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Quickly Mobilize Mass Protests or Slowly Build Organizations? A Look At Two Theories of Change

Social movements can be fast ... and they can be slow.
 
 
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Social movements can be fast, and they can be slow.

Mostly, the work of social change is a slow process. It involves patiently building movement institutions, cultivating leadership, organizing campaigns and leveraging power to secure small gains. If you want to see your efforts produce results, it helps to have a long-term commitment.

And yet, sometimes things move more quickly. Every once in a while we see outbreaks of mass protest, periods of peak activity when the accepted rules of political affairs seem to be suspended. As one sociologist writes, these are extraordinary moments when ordinary people “rise up in anger and hope, defy the rules that ordinarily govern their lives, and, by doing so, disrupt the workings of the institutions in which they are enmeshed.” The impact of these uprisings can be profound. “The drama of such events, combined with the disorder that results, propels new issues to the center of political debate” and drives forward reforms as panicked “political leaders try to restore order.”

These are the words of Frances Fox Piven, the 81-year-old Distinguished Professor of Political Science and Sociology at the City University of New York Graduate Center. As co-author, with Richard Cloward, of the classic 1977 treatise, Poor People’s Movements, Piven has made landmark contributions to the study of how people who lack both financial resources and influence in conventional politics can nevertheless create momentous revolts. Few scholars have done as much to describe how widespread disruptive action can change history, and few have offered more provocative suggestions about the times when movements — instead of crawling forward with incremental demands — can break into full sprint.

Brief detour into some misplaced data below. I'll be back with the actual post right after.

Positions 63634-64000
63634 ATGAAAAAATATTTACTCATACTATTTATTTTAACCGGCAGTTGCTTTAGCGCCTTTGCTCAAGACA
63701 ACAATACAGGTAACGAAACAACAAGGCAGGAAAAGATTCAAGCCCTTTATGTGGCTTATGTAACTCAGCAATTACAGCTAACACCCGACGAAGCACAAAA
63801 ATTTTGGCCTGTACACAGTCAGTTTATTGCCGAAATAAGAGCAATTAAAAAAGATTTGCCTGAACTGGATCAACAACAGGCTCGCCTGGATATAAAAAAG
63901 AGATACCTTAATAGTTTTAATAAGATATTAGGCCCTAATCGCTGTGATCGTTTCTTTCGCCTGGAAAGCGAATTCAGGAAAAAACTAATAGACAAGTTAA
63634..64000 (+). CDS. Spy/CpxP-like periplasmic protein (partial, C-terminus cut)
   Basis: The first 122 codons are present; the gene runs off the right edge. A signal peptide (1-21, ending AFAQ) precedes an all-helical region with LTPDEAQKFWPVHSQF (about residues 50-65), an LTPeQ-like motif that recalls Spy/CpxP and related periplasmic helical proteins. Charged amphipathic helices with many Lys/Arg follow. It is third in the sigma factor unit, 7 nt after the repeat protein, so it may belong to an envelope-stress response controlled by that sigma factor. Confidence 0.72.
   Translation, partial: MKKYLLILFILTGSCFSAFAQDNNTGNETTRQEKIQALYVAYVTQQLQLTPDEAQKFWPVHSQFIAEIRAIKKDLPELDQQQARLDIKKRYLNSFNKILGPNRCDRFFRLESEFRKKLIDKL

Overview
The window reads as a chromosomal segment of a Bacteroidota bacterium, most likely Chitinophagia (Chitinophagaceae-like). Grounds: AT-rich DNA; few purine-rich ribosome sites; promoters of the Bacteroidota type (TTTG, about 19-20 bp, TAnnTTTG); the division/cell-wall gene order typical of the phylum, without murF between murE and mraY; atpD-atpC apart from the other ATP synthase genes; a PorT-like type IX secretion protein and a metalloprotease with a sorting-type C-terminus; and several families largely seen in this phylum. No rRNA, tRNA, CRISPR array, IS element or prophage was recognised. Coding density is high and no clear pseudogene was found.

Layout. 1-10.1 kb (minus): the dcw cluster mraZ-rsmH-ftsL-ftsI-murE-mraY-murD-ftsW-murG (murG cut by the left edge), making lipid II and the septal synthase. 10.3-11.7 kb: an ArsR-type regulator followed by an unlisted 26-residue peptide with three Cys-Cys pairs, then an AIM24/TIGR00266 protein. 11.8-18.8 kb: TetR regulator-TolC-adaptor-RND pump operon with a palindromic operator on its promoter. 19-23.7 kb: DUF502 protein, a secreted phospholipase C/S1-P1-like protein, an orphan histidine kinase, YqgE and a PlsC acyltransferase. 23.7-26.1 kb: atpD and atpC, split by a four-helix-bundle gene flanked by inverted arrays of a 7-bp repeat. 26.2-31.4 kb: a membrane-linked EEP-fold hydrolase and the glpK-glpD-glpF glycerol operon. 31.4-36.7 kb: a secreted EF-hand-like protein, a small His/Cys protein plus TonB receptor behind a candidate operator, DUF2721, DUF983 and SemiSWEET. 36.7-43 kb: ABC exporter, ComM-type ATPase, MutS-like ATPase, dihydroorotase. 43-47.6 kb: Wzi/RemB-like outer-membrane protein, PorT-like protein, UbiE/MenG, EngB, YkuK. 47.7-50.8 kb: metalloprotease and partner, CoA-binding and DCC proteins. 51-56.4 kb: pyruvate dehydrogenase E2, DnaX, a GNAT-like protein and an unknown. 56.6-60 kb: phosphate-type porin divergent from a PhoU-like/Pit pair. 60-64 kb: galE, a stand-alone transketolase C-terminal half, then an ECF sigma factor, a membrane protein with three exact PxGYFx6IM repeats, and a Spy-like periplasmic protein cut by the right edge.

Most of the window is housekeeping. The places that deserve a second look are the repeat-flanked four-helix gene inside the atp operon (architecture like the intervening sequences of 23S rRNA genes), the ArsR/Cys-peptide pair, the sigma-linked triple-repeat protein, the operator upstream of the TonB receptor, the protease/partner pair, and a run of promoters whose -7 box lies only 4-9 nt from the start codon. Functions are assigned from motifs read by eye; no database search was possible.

In recent years, Occupy Wall Street and the Arab Spring have created renewed interest in such moments of unusual activity. These uprisings have spawned discussion about how activists might provoke and guide other periods of intensive unrest, and also how these mobilizations can complement longer-term organizing. Those coming out of traditions of strategic nonviolence and “civil resistance,” in particular, can find striking parallels between their methods for sparking insurgency and Piven’s theory of disruptive power.

Zuccotti Park is now quiet. The small, sanitized plaza in lower Manhattan has long since returned to being a place where a few employees in the financial district take their lunch. But when it was the home of the founding Occupy encampment, Poor People’s Movements was one of the most fitting titles to be found on the shelves of its free library. And for those interested in refilling America’s public plazas with defiant citizens, the book continues to offer insights difficult to find elsewhere in the literature on social movements.

In 2010, when Fox News host Glenn Beck revealed to America what he imagined was a vast left-wing conspiracy to take over the nation, he identified a few select individuals as presenting particularly grave threats to faith, family and fatherland. At the root of the “tree of radicalism and revolution” that Beck  unveiled for viewers, he placed Saul Alinsky, the godfather of modern community organizing. The trunk of the tree, meanwhile, he labeled with two names: Piven and Cloward. From there, the tree branched off in several directions. Out of Piven and Cloward’s ideas, according to Beck, grew such sinister offshoots as ACORN, ex-Weatherman Bill Ayers, and even the radical-in-chief himself, Barack Obama. Although Piven was in her late 70s at the time, Beck  argued that she was not merely “an enemy of the Constitution,” but one of the “nine most dangerous people in the world.”

Beck’s theories about the left, of course, contained too many errors and unfounded leaps to easily enumerate. Nevertheless, he was correct to identify both Alinsky and Piven as groundbreaking social movement thinkers. Where he went wrong was in concluding that they were part of a unified and malevolent scheme. In truth, while Piven and Alinsky have similar commitments to radical democracy, they represent opposite ends of a spectrum of beliefs about how grassroots advocates create change.